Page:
Well, you could.
And if you think you can create something both attractive and valuable – and you can monetize it – you should.
According to lostremote:
…the program that MyFoxHouston is producing is above and beyond most others. The show is made up of several people at the station, including some who don’t usually appear in front of the camera. Watching the show is like watching a group of friends hang out and talk about what’s going on. Karen Koch, the producer of the webcast (when she isn’t doing her full-time job in the promotions dept), says the goal was to create a program that is fresh and unique. “Our GM and News Director led the way with a real pioneering spirit, and our corporate folks gave us the freedom to ‘have fun.’ So we did,” said Koch. “In the middle of the busy news day, our Webcast provides a quirky oasis where staffers can contribute content that doesn’t fit the traditional news mold. It’s a chance for everyone to show off different skills and fresh ideas, and I think people really value that.”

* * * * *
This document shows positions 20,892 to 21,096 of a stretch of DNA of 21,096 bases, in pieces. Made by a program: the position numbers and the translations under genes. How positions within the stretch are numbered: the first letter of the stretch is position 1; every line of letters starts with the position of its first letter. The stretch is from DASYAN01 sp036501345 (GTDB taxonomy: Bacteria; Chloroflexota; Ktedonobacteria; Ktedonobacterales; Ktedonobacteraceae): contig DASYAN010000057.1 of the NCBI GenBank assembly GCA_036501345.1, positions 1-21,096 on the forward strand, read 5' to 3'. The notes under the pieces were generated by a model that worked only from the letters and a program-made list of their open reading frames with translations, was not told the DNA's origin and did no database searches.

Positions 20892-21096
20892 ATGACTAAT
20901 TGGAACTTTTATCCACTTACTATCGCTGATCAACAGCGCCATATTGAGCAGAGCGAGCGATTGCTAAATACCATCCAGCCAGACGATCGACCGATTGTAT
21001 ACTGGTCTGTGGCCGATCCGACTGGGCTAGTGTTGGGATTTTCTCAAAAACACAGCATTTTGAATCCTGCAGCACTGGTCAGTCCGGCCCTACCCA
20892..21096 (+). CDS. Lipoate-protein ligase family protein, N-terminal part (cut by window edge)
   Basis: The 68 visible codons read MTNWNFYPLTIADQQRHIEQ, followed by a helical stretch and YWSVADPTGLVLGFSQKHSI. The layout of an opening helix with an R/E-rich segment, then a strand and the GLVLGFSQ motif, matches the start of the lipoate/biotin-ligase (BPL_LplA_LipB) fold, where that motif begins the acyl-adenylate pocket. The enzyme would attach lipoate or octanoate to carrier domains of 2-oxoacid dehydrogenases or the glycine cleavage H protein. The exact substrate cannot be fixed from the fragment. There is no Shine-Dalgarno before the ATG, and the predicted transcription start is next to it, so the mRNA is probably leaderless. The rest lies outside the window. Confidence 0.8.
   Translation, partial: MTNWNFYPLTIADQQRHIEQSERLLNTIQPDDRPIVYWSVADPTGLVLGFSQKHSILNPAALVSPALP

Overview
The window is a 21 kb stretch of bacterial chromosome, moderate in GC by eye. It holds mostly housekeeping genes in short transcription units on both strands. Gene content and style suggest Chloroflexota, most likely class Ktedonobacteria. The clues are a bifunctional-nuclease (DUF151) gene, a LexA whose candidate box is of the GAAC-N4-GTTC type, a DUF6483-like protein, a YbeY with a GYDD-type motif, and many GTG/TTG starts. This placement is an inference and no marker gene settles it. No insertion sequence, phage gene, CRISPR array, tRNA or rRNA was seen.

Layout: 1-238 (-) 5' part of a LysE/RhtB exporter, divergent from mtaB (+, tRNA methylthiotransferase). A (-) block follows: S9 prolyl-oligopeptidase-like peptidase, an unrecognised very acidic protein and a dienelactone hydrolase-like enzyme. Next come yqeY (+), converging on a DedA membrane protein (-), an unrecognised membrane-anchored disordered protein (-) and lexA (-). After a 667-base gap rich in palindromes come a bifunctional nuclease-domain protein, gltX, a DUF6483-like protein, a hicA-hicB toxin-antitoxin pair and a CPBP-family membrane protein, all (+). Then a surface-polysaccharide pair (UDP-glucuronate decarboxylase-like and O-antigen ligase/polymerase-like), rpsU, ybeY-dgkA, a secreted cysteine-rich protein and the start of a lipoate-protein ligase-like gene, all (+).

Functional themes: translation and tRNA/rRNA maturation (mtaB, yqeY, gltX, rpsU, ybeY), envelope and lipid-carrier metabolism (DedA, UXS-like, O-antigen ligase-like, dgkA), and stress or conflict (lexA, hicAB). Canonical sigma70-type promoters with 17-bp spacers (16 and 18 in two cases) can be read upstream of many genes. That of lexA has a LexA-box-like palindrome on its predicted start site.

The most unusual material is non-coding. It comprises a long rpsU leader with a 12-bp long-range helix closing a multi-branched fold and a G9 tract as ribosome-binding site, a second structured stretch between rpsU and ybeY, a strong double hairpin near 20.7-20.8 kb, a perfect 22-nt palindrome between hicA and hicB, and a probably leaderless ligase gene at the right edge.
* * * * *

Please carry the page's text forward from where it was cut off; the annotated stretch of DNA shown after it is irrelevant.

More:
The thing you really need to understand is that when radio’s future shifts increasingly online, then the scope of content you can and should offer is transformed.
You’re no longer in the radio business. You’re in the “new media” business. What “radio” gives you is a competitive advantage down one content path, but ultimately your web strategy is about building, nurturing, satisfying, and activating an audience in service to your brand and to advertisers.
No matter how you accomplish that.